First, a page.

The Harvard Stroke.


The following is an attempt at a description of the stroke at present rowed by Harvard crews. It is limited to that part of the stroke which is taught in the gymnasium. If any assistance is thereby rendered the crews, it will be followed in spring by directions for shell rowing and for watermans ip.

For the carriage of the body and the arms, very few directions suffice; but it often takes months to develop the muscles necessary for a proper execution of the directions. The body should swing forward and back with a hip, and not a back movement. Eight years ago Harvard crews used to row with a bent back. In considering the advisability of a change during the captaincy of our late coach, it was argued that a straight back, and an active chest allowed free and easier breathing, an important consideration in a race of from twenty to twenty-five minutes. Further, it was thought that an "eight" composed of amateur college oarsmen could attain greater precision with a long steady hip movement than with an irregular back movement.

When the body is bent forward, and the arms are extended to their "full reach," the shoulders should always be kept down and back, for a shoulder movement is jerky, as well as extremely tiresome. It is unnecessary work which often severely taxes an oarsman's strength. Meanwhile the arms are kept perfectly straight, (not rigid, for rigidity tires the muscles), until the body stops to reverse its motion just back of the perpendicular. At this point the arms are drawn to the chest at the rate at which the body has been swinging back; but, as soon as they touch the chest, they are shot out forward and are again held perfectly straight. This arm movement is called the "shoot" because it is rapidly executed. A quick shoot is necessary; first, for the sake of uniformity: second, to avoid splashing when rowing on the water. The shoot, however, must be executed gently, for any violent motion jars a shell, and thereby greatly impedes its speed. After the shoot, the body is again swung forward, continuing, as it were, the movement of the arms. In fact, at no instant does motion cease. When the body is upright and about to reverse, the arms take up the motion, and as soon as they are at rest, the body, in turn continues it. These movements should follow one another with such exactness that no break or halt should occur at any moment. A gentle, well controlled, continuos movement will also be the most graceful, and most efficient one.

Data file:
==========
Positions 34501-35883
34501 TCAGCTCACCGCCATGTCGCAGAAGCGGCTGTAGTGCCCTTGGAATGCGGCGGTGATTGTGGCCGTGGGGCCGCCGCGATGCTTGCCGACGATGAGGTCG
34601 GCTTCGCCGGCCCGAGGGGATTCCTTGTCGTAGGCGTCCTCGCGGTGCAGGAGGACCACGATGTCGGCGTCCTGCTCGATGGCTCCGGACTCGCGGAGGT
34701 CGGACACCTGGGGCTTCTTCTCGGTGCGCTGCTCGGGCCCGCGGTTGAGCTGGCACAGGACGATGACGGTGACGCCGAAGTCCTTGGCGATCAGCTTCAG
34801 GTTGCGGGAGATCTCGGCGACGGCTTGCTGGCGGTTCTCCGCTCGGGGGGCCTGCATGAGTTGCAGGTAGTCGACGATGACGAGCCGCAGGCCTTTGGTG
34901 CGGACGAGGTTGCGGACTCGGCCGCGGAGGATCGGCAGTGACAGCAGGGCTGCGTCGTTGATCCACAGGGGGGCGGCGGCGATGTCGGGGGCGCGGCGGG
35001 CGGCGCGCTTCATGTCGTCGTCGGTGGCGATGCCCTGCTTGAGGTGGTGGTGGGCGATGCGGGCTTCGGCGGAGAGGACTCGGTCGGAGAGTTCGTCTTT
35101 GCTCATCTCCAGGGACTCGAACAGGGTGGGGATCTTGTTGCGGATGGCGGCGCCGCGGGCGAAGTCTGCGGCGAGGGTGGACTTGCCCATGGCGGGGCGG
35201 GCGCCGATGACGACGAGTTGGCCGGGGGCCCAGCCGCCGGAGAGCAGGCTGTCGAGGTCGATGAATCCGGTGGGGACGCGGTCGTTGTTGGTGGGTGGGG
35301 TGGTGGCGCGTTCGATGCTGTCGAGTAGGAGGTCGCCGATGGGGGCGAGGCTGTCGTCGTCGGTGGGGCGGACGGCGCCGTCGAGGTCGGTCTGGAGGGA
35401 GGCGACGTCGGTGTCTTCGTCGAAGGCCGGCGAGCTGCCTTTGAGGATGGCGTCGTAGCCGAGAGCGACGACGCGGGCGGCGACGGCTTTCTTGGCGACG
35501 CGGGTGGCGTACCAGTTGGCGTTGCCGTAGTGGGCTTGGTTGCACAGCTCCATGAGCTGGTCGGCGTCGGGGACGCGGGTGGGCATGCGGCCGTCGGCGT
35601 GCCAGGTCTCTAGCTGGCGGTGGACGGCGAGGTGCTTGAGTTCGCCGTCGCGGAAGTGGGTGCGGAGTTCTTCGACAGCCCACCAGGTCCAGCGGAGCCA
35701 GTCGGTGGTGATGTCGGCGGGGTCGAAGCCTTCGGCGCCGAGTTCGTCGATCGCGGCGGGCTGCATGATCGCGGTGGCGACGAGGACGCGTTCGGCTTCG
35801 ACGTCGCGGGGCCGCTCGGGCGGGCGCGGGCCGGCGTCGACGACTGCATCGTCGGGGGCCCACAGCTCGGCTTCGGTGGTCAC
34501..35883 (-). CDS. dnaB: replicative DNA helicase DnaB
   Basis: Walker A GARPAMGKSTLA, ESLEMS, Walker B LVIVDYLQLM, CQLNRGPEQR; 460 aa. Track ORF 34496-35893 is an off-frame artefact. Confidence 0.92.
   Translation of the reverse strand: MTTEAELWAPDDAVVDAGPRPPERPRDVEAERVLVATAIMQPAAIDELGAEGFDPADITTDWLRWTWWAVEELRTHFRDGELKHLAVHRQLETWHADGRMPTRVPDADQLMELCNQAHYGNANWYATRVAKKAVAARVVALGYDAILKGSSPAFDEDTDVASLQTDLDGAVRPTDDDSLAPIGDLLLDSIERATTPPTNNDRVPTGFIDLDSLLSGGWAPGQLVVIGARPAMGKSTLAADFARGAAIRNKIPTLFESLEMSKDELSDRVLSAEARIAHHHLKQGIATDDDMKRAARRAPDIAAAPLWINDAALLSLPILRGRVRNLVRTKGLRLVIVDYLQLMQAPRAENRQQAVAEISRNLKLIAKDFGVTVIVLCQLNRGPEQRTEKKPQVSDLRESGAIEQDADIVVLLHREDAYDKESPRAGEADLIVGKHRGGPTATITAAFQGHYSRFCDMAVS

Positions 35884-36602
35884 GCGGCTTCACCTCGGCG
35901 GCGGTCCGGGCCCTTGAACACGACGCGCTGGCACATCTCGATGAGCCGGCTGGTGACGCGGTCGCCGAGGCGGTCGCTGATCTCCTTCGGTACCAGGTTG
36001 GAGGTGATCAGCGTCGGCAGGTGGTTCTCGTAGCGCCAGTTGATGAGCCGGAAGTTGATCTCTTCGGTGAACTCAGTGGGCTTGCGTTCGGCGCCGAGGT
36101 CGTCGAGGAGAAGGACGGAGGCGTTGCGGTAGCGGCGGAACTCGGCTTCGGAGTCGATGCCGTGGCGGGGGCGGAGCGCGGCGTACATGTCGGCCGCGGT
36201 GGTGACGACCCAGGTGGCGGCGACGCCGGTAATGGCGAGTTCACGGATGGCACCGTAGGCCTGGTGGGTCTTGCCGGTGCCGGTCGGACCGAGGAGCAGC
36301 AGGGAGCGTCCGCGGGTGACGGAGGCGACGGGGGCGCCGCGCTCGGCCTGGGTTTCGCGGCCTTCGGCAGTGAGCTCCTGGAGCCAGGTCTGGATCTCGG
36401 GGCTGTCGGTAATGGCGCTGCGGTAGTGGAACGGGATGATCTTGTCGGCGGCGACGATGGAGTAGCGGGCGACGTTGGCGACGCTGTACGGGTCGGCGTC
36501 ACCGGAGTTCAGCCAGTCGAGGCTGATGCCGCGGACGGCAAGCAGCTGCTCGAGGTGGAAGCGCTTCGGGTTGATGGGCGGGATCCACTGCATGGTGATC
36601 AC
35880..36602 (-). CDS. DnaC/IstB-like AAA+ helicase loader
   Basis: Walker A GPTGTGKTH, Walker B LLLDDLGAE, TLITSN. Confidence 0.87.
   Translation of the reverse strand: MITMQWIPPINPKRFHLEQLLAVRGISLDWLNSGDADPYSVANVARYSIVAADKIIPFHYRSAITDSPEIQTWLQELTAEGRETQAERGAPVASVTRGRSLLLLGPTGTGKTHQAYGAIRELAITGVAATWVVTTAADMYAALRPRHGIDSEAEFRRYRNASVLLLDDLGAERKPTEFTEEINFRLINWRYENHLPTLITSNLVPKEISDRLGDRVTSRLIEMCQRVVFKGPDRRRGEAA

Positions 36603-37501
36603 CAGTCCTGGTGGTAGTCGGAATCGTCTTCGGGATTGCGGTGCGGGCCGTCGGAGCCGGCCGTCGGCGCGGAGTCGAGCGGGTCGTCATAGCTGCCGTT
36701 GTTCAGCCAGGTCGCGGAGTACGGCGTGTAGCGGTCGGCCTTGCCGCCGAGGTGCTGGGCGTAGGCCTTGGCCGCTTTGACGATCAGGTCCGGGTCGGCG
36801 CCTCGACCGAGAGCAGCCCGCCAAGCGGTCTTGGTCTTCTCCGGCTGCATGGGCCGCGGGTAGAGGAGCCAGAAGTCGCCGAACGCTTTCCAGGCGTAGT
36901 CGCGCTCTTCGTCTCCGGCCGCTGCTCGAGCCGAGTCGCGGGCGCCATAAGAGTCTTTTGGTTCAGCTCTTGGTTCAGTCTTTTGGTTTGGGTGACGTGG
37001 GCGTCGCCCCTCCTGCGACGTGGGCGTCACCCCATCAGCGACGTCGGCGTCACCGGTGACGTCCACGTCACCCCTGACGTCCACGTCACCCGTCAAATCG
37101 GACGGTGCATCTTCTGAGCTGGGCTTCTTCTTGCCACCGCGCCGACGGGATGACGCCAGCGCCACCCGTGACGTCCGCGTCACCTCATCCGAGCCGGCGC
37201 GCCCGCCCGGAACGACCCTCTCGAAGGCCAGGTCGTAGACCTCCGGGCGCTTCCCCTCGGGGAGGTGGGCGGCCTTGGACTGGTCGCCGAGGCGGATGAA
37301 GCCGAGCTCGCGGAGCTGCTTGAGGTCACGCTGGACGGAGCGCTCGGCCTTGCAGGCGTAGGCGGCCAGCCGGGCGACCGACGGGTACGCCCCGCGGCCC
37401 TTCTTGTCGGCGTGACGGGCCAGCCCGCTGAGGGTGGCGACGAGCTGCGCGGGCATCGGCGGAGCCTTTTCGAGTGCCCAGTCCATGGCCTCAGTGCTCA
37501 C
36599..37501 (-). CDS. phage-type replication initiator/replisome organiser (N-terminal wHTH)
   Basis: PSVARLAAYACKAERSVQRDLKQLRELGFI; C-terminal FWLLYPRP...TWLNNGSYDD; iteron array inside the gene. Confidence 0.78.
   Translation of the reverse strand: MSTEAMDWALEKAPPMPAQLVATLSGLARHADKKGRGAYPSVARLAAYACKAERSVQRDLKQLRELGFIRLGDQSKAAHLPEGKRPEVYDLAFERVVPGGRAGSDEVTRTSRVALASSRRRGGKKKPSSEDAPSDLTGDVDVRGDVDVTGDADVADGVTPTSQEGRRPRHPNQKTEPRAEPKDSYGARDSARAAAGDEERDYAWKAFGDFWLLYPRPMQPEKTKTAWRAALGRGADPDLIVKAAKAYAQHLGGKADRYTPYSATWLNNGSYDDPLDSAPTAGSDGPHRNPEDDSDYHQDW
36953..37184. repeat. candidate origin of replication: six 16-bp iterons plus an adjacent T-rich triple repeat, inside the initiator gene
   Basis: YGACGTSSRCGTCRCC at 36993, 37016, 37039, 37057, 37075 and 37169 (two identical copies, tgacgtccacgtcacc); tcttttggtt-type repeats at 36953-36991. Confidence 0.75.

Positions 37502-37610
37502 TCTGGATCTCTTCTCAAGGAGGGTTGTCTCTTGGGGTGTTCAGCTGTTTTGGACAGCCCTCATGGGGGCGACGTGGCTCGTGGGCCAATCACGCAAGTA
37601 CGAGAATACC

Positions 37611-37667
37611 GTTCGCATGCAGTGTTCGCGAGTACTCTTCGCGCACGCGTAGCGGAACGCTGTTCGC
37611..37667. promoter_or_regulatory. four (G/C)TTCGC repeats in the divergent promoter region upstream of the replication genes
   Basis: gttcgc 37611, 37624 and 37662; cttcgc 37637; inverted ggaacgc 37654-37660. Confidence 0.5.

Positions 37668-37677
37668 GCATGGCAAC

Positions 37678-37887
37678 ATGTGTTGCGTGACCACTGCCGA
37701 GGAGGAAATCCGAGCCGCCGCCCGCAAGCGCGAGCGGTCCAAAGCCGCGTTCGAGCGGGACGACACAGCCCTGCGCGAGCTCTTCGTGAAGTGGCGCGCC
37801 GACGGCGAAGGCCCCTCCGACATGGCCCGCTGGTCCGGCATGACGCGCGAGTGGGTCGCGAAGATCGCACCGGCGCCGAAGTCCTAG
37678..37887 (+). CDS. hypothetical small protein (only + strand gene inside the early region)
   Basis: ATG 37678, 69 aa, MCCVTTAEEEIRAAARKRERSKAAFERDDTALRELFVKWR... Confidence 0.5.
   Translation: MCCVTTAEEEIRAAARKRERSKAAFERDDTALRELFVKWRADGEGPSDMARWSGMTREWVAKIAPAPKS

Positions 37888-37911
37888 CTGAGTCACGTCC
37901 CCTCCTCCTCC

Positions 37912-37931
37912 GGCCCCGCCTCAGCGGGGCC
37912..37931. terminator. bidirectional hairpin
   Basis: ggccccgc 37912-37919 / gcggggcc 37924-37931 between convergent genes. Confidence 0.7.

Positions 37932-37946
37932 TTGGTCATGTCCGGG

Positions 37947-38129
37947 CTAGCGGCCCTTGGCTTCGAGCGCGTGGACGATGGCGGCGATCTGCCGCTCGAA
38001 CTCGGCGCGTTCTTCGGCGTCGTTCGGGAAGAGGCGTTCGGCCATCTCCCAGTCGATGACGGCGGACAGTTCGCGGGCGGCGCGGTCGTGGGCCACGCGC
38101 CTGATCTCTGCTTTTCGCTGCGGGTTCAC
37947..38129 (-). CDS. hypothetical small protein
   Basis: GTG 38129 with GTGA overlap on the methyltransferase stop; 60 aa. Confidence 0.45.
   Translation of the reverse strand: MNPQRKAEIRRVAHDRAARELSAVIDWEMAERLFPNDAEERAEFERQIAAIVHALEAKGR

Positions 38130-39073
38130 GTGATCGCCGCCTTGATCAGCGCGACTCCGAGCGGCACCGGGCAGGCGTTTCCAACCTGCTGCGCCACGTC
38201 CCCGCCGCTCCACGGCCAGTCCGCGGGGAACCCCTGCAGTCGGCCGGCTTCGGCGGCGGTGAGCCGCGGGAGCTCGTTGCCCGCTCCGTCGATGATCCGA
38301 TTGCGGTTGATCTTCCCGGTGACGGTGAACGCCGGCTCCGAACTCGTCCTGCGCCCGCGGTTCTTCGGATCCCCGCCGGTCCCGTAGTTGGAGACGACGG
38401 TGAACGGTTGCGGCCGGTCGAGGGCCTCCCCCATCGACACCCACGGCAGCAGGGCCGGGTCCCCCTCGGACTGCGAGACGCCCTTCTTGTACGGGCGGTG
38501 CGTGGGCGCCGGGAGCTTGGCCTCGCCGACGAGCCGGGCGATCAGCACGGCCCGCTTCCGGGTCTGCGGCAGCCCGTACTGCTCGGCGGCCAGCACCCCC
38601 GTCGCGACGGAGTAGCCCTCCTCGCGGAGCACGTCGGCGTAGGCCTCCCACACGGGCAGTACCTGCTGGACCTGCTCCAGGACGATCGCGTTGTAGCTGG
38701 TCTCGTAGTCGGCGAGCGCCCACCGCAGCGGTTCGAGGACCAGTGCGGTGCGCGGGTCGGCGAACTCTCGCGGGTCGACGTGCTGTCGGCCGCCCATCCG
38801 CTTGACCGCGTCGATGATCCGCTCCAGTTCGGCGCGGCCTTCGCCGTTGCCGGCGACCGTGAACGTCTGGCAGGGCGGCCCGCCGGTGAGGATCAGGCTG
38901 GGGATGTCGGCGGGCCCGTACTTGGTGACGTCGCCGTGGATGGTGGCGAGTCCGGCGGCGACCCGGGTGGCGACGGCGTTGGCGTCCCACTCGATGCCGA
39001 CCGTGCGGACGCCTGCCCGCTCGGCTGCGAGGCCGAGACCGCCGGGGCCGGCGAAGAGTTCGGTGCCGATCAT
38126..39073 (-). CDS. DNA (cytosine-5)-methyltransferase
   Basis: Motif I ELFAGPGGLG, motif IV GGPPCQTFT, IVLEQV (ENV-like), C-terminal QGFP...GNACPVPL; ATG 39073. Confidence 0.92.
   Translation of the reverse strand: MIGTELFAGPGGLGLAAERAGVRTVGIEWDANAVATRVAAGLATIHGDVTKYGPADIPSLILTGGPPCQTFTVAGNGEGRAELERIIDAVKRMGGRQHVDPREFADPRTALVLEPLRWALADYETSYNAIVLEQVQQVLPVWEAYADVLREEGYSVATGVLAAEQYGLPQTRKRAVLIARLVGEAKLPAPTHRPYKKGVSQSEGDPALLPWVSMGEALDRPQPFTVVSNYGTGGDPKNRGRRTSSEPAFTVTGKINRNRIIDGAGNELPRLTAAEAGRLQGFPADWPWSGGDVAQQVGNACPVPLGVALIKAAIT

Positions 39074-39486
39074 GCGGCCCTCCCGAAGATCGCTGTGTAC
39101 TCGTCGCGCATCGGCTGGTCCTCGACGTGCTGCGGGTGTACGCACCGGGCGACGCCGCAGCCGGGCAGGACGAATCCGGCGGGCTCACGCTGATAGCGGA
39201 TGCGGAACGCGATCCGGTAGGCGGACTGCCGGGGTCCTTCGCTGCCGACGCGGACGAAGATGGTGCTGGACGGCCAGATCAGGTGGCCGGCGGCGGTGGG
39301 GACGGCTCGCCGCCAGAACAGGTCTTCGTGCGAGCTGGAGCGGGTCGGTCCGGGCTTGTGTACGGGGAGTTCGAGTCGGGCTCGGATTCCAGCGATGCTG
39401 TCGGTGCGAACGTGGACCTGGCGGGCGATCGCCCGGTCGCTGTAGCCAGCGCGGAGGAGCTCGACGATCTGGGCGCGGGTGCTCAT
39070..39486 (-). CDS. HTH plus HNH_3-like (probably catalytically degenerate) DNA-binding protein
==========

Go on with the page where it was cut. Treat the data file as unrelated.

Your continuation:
It is hardly necessary to mention the minor directions; they are of less consequence, and the reasons for them are obvious. The eyes should be fixed on the neck of the man in front; the wrist near the machine should be held slightly curved upward, so as to shorten the corresponding arm; the elbows should be held close to the side, when the arms are bent; the swing forward should be extended until the hands are above the toes, (this distance, however, varies somewhat with individuals); the body should always swing directly over the keel of the boat, never swerving to either side. As all of the crews are at present on sliding seats, no directions for the use of the slide have been given. They are simple, and comprise only an additional movement. This movement is easily acquired, providing the above rules are carefully followed.

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